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Becoming Easier Inc.

28 July 2018
 

The metaphor of organisations-as-machines is outmoded. It ignores the inherently social nature of work and turns the people who do that work into components to be engineered, slotted in, worn out and replaced. In the case of service organisations, it also inclines a view of customers as being the recipients of products, underestimating their active role in co-creating value. This is especially problematic in the case of public services, where seeing citizens and communities as passive consumers, risks evaporating their responsibility and independence, stretching the economic resources of the state past breaking point and undermining outcomes.

An alternative metaphor, organisations-as-ecosystems, has become popular and suggests that organisations are complex networks of interactions, inherently social, impossibly hard to predict in detail and therefore composed of a mess of intended and unintended consequences.

Ecosystems are complex, bound together as networks of interdependent strengths and needs, not as linear chains of cause and effect. This has some significant implications for organisations…

1. No more solutioneering and root cause analysis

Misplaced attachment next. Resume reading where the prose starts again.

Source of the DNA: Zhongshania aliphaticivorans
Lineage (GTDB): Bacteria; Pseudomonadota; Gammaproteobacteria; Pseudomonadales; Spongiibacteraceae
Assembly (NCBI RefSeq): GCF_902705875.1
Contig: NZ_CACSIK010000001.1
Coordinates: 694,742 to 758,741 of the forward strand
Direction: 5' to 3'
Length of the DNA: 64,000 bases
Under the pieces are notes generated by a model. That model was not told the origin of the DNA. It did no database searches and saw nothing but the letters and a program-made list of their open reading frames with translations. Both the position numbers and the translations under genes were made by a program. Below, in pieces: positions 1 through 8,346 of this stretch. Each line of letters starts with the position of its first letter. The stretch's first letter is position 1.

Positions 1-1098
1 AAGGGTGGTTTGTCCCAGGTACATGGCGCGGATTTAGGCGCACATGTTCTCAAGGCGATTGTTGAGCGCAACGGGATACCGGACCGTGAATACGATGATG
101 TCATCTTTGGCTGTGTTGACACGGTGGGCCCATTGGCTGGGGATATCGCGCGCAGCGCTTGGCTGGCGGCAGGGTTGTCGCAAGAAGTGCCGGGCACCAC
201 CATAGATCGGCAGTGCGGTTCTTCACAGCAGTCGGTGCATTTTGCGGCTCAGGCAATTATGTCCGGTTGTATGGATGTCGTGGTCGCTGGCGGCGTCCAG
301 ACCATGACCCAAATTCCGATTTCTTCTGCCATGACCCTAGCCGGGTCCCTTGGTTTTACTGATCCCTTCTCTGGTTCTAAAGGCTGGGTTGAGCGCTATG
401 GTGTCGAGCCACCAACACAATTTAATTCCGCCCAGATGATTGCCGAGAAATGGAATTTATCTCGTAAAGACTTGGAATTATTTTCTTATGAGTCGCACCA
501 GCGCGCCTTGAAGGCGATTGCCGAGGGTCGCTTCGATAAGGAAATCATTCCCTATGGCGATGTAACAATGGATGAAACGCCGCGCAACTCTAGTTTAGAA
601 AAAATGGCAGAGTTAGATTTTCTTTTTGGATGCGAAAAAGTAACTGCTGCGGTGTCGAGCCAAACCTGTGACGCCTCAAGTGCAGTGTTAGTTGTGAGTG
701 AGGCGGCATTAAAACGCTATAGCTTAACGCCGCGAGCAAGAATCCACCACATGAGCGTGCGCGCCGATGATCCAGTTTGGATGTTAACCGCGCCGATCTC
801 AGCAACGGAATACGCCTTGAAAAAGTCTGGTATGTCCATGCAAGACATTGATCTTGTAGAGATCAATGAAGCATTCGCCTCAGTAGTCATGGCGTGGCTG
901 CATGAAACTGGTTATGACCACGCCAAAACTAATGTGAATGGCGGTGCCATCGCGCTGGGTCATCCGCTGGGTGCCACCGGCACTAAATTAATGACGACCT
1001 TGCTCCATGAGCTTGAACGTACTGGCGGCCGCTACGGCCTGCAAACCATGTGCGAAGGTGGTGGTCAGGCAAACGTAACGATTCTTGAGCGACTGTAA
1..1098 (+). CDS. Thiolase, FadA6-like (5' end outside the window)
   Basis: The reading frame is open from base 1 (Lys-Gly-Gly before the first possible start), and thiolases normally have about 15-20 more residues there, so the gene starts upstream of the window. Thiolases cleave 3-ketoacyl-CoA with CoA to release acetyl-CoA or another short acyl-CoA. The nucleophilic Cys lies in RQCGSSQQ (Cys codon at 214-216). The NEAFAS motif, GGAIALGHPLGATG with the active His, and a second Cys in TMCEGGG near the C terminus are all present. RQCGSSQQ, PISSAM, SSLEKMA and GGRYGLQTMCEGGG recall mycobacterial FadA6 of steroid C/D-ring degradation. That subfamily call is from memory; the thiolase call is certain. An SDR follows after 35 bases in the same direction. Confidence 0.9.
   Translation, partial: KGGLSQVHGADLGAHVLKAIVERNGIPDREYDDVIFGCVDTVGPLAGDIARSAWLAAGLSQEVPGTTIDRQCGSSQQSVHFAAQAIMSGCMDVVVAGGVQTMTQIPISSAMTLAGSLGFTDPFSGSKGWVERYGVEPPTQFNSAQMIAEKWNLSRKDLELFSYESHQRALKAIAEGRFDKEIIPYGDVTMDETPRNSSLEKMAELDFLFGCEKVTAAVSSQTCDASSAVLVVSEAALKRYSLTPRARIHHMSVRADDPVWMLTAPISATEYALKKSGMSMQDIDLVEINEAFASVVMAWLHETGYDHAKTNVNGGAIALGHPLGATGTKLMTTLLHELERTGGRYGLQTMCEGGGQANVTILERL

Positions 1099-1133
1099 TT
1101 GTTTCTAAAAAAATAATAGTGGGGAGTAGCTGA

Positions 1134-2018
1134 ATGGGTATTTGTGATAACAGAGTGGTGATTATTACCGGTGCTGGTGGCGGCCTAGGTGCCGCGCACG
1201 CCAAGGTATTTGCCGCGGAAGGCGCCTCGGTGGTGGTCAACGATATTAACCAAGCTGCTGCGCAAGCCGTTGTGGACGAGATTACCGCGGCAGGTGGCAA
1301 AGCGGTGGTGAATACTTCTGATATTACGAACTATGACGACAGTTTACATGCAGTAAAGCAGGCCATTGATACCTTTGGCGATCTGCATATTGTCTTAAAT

When we fully embrace the nature of complex interdependence we accept that our organisation’s most central challenges neither have root causes or solutions - a pretty profound shift from the problem solving perspective our organisations have been familiar with...

2. Control relies on rapid adaptation everywhere

Complexity confounds accurate prediction in detail. The ripple effect of interactions that results when action is taken means that uncertainty of outcome is pervasive. Holding the dynamic equilibrium necessary to keeping an organisation in balance therefore requires constant and rapid adaptation. This has to happen all of the time and everywhere, telling us that decision-making cannot sit solely or even mainly in hierarchy. How information and authority flow within organisations therefore has to change from…

to…

3. Coherent adaptation relies on each part understanding its contribution to a bigger whole

Holding a dynamic equilibrium relies on maintaining a sense of the bigger picture even while working at grass roots; being able to see the whole beyond the parts. More simply, it means understanding how our own work connects to that of others to create value. Without this, adaptation has no anchor, except perhaps self-interest.

4. Win together or lose together

Self-interest cannot be dismissed. Unless the needs of stakeholders across an ecosystem can be met then we can only expect dysfunction. Optimising our organisations therefore looks like minimising friction between the needs of those in them and those affected by them (e.g. the needs of customers, colleagues and institutions). The better able an organisation is to meet all of these needs together, the more effective, efficient and sustainable it is likely to be.

Becoming Easier Inc.

All of this tells us a little something about what better, more humane and more effective organisations can look like, if we choose to create them…


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